Postby Watson on May 10th, 2015, 4:18 pm 

Do they pull out? Mine look like I cut or break them off. The pins in the data cable connector look like they might be silver.
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Re: Mining old electronics

Postby zetreque on May 10th, 2015, 4:22 pm 

I found that they vary widely. Some pull out easy, and some are so embedded into the board that I ended up just clipping them off with cutters to save time.

I think I learned that I could take some pliers and snap the circuit board just right so that they basically just fell out. I used needle nose pliers a lot. Grabbing onto it with pliers, the board is most likely to snap/break along the line of pins since it's the weakest there.

I always thought it would be fun to make or find a kiln to melt it down. Then I could make my own wedding ring someday that would have kinda more meaning behind it. but I'm just dreaming there.
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Re: Mining old electronics

Postby Braininvat on May 10th, 2015, 4:34 pm 

Gold is about $1180 per ounce right now. So if, say, 1/3 of your 86 grams is gold, then you have roughly an ounce.

I've heard they burn old electronics in China, to melt out the valuable metal content. Scavengers are exposed to very toxic vapors from this crude method. Old tvs are the worst because they contain so much lead.

Liking the idea of making a ring with metal that once carried your data back and forth. But, yeah, I'm sure goldsmith equipment is quite expensive.
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Re: Mining old electronics

Postby zetreque on May 10th, 2015, 6:29 pm 

If indeed I have an ounce of gold, I'd say it was worth it to spend those hours extracting that gold. Multitasking watching your favorite TV shows even. It's true about the toxins. I tried not to breath the circuit board dust or get too much into it when I did it. Computers advance so fast now that it's not as easy to find the old computer parts though. All that "gold" pictured came out of computers I collected and pulled apart about 10 years ago.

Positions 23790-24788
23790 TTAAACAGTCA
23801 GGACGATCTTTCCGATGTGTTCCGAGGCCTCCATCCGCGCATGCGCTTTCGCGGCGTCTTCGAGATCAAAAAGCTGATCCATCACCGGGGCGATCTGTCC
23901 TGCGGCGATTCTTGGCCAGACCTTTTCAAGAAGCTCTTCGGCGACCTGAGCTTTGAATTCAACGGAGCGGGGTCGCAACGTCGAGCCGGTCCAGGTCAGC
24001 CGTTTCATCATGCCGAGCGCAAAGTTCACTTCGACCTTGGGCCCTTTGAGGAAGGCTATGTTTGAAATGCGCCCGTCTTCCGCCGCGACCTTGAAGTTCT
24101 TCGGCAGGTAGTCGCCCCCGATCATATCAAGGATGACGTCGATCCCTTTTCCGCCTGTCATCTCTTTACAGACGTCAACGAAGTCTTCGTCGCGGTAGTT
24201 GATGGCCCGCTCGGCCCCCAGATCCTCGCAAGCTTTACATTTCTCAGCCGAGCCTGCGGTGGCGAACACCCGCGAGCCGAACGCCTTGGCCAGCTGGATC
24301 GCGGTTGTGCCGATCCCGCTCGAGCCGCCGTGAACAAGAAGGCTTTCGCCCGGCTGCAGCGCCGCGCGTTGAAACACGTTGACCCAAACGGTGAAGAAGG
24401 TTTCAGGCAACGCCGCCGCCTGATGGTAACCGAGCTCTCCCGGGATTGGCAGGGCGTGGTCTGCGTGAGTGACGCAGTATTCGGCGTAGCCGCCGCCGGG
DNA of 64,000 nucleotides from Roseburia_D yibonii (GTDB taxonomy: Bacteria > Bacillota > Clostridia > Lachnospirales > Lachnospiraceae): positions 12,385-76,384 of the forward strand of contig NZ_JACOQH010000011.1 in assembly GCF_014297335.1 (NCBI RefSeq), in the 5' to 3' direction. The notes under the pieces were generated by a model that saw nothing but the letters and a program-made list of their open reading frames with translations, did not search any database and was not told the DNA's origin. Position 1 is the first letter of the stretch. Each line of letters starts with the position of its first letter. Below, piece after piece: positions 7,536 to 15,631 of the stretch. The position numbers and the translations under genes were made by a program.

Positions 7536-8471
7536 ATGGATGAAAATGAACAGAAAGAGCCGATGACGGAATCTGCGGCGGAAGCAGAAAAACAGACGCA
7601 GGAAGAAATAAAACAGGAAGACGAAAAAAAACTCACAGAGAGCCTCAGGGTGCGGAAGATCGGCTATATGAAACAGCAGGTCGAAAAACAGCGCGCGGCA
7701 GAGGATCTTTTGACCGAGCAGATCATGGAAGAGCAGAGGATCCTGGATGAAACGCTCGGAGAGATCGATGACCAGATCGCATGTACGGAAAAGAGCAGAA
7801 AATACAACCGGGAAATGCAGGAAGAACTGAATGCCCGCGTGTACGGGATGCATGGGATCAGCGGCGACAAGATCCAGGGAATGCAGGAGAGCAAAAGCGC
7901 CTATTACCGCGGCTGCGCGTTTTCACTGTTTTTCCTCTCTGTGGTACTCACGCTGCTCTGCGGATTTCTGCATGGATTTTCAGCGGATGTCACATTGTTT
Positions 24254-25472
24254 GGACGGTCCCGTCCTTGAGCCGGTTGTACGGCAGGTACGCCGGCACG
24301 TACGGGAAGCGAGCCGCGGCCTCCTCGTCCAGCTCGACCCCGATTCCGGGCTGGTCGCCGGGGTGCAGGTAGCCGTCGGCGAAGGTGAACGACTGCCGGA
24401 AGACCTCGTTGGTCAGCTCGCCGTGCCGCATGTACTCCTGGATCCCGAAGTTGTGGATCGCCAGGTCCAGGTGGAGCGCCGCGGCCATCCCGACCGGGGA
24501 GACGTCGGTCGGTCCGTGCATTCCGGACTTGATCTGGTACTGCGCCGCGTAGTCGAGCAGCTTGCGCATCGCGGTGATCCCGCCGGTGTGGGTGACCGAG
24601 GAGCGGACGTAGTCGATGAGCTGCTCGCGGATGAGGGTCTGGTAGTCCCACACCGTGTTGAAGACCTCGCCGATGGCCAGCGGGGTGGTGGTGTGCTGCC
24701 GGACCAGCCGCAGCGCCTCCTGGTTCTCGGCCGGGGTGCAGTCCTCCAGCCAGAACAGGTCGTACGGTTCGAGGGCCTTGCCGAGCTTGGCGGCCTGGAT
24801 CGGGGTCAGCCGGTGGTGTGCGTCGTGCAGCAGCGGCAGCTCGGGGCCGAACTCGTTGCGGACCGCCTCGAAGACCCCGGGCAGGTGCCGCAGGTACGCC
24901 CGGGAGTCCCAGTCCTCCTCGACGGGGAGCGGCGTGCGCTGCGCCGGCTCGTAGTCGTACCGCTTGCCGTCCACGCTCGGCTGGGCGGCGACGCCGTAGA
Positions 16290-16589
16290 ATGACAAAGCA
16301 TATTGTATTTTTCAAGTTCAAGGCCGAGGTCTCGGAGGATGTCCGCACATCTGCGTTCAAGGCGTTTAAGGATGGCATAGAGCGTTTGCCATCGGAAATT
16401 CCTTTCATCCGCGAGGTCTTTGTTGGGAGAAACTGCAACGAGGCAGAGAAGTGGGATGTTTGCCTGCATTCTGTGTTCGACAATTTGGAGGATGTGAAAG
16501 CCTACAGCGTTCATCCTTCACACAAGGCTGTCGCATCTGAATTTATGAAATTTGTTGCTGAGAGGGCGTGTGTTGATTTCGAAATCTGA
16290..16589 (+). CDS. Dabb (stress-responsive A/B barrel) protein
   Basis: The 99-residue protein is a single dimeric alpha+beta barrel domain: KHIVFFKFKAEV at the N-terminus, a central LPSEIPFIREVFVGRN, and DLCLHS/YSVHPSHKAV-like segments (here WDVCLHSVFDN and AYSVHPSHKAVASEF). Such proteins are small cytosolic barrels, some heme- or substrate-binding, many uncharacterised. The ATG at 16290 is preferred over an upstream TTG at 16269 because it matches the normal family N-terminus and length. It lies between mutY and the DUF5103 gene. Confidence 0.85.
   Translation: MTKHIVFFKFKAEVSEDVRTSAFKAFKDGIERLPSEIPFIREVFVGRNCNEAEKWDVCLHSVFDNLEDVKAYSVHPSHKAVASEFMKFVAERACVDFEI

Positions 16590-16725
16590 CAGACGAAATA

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Re: Mining old electronics

Postby Watson on May 14th, 2015, 2:35 pm 

I went to the p-metal recycling office and found the pins I was excited about were in fact gold, but it was more part nickel, bit of copper I think and 18% gold. I'm not sure how I can extract the gold. It is already more work than it's worth so far. Even the pure copper wasn't worth much in the amount I have.
I didn't have the torx screw driver so I just drill the top of the screw off. I found the 2 discs inside. Seems like glass discs plated with silver, and they seem to be tarnishing.
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Re: Mining old electronics

Postby Watson on May 15th, 2015, 3:22 pm 

I was looking up the melting points, and silver is about 900 F, which I think I can get in my burning barrel. The Gold and copper are about the same at 1945 and 1981 F, respectively.
I wonder if a clay garden pot would work as a crucible. I suppose I could form one out of concrete as a base and form a fire pit around it. I'll try something with the silver and see kind of heat I can get. I think the various pizza oven I seen get up to about 900, so to get double that I think would need a bellows setup.